Kellie Carter Jackson, a Wellesley College professor and expert on slavery and Black women’s history, will give a virtual talk Sunday sponsored by the Friends of the Needham Public Library.
Jackson’s talk, on Zoom from 2 to 3:30 p.m., will focus on “Slavery in the North.” Viewing is free, but preregistration is required at tiny.cc/carterjackson.
Kellie Carter Jackson, who lives in Sherborn, earned her bachelor’s degree at Howard University and her doctorate from Columbia University.
At first, Carter Jackson didn’t know she wanted to be a historian. “I knew I wanted to keep writing and keep telling stories,” she said. “I was most attracted to the 19th century and slavery and looking at abolitionists. She studied Black abolitionists and how they differed from their white counterparts.
In 2019, Carter Jackson published a book titled “Force and Freedom: Black Abolitionists and the Politics of Violence.” She said the goal of the book was to highlight the work of Black abolitionists and share stories that aren’t often told.
“I really wanted to put Black leadership at the center. I think oftentimes when we think of the abolitionist movement, we think of it as this white man’s burden, or this movement where white people get to be like the heroes and save the defenseless enslaved person and I wanted to show that Black people are their own heroes,” said Carter Jackson. “There were a lot of stories that I wanted to tell where I wanted to take Black leaders and abolitionists and move them from the margins, from the periphery, from the edges, and put them right in the center and let the reader know why they mattered, that they are the first abolitionists, that no one needed to tell enslaved people that slavery was wrong, they knew that and had been advocating for the end of slavery ever since the institution began.”
Carter Jackson also wanted to focus on Black women and their role in the movement.
“The first question I always ask is, ‘Where are the women?’ Because men are always there, and I notice that women get lost a lot in the literature because we use words that erase them,” she said. “We say things like ‘There was a mob, there was a crowd, there was a gathering,’ and we assume that the crowd was all male, but there were women. “Women are always in places of political engagement.”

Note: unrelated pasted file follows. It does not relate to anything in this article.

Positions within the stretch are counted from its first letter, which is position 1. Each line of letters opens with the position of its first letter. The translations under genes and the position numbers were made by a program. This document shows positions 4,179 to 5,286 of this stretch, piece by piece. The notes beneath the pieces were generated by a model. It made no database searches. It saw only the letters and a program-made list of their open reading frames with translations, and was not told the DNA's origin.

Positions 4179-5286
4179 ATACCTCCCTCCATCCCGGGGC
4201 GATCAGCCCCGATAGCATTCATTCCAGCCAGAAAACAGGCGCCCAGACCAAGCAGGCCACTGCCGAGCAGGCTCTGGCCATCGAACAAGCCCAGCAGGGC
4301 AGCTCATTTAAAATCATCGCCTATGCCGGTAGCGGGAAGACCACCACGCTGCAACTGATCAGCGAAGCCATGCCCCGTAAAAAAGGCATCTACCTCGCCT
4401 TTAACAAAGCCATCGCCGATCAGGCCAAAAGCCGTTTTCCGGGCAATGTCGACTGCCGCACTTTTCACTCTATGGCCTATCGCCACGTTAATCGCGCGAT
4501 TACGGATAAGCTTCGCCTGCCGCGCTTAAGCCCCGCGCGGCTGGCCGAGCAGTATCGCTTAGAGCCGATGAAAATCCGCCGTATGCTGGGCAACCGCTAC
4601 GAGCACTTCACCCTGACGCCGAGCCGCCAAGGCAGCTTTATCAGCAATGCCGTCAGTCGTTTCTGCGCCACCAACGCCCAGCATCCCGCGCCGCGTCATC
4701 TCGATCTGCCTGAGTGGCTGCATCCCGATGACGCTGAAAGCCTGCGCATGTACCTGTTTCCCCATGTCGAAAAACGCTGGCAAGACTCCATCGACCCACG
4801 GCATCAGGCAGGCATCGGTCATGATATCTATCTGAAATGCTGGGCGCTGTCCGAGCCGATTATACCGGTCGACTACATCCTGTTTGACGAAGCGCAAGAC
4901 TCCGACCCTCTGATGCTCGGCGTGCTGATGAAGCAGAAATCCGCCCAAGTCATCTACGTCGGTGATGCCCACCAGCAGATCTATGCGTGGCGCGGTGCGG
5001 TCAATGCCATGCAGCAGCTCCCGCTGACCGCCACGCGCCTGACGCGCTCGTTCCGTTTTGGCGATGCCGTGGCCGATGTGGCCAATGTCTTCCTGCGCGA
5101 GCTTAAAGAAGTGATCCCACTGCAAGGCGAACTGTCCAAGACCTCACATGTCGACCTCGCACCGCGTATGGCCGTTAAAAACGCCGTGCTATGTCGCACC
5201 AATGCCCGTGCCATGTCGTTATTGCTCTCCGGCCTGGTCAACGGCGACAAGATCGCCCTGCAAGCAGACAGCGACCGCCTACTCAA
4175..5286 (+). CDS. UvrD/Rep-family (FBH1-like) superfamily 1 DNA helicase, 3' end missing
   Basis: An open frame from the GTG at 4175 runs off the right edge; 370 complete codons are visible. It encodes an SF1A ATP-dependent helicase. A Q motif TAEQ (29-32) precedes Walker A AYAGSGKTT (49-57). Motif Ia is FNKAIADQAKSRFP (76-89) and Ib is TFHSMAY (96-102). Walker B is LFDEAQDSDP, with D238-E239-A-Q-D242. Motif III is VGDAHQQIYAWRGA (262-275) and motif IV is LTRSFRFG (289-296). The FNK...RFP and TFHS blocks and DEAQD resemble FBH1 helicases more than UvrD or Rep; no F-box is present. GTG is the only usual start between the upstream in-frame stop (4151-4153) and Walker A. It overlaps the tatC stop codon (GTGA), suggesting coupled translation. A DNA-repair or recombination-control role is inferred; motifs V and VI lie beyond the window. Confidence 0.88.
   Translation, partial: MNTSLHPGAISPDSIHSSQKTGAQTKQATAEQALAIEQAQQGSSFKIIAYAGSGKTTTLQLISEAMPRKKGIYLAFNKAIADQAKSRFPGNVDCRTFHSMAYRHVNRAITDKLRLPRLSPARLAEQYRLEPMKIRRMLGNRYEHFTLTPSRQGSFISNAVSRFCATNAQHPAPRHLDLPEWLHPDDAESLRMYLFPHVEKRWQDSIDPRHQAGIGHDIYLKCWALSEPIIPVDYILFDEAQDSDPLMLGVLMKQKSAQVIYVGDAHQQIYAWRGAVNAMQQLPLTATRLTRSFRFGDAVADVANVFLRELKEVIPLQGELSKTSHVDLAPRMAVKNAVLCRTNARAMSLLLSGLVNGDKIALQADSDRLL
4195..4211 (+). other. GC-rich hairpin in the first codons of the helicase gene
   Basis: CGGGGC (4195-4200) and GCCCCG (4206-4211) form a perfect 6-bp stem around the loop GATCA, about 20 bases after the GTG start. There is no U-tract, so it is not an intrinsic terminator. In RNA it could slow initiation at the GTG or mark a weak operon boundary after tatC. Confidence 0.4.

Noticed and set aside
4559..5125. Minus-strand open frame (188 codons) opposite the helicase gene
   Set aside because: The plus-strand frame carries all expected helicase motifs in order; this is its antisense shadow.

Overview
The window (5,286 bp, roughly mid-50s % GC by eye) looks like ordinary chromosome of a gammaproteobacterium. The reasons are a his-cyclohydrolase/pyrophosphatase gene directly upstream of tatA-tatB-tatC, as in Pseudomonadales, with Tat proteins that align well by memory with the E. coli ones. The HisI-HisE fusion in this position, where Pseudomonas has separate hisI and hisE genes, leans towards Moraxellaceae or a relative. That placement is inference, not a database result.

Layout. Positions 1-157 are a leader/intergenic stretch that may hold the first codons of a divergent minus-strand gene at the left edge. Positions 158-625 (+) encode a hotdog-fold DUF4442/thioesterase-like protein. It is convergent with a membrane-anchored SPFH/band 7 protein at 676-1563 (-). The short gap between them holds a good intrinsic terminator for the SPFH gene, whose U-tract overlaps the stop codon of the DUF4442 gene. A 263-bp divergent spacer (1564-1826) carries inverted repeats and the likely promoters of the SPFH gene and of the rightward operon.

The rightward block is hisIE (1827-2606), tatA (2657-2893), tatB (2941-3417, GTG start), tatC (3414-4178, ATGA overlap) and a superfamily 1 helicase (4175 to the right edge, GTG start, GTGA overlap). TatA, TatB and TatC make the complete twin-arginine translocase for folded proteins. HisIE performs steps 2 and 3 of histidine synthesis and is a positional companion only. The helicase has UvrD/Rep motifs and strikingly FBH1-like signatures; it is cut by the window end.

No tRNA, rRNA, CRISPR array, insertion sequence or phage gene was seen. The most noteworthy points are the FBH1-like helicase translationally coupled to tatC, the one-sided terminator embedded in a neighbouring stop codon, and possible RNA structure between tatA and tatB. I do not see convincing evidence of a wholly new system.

‘Some of us are completely oblivious to the ways that race and racism have shaped our experiences, our advantages, our disadvantages. All of that has been hundreds of years in the making. ’
Carter Jackson’s virtual presentation Sunday will be taken from a class she taught at Wellesley called “No Moral High Ground.” Her talk will guide listeners through the abolitionist movement in Massachusetts to present day racism in New England, and will show how what occurred in the past had real implications on how the world and power are understood today.
“You can abolish slavery, but if you don’t deal with white supremacy, if you don’t deal with anti-Blackness, you will not change anything. You will have just ended one system to replace it with another,” said Carter Jackson. “Racism is like gravity, it’s like this invisible force that is not just holding everyone down, but we’re operating within the confines of gravity, and we don’t see it or pay attention to it.
“Some of us are completely oblivious to the ways that race and racism have shaped our experiences, our advantages, our disadvantages. All of that has been hundreds of years in the making.”
Carter Jackson cohosts a podcast called, “This Day in Political Esoteric History,” where each episode uncovers a piece of history listeners may not know about. She recently announced a new podcast she will be executive producing and cohosting called “Oprahdemics,” which will study Oprah Winfrey and how the “Queen of Talk” has impacted culture.
Currently, Carter Jackson is working on a book, “The Remedy: Black Response to White Violence,” which will examine how Black people have responded to white violence and have claimed the fullness of Black humanity in the face of white oppression. She has another book on hold about the Titanic that will discuss race and mobility on the sinking ship.
“My work is about showing students why history, why Black history, matters,” said Carter Jackson.
Rose Pecci can be reached at firstname.lastname@example.org.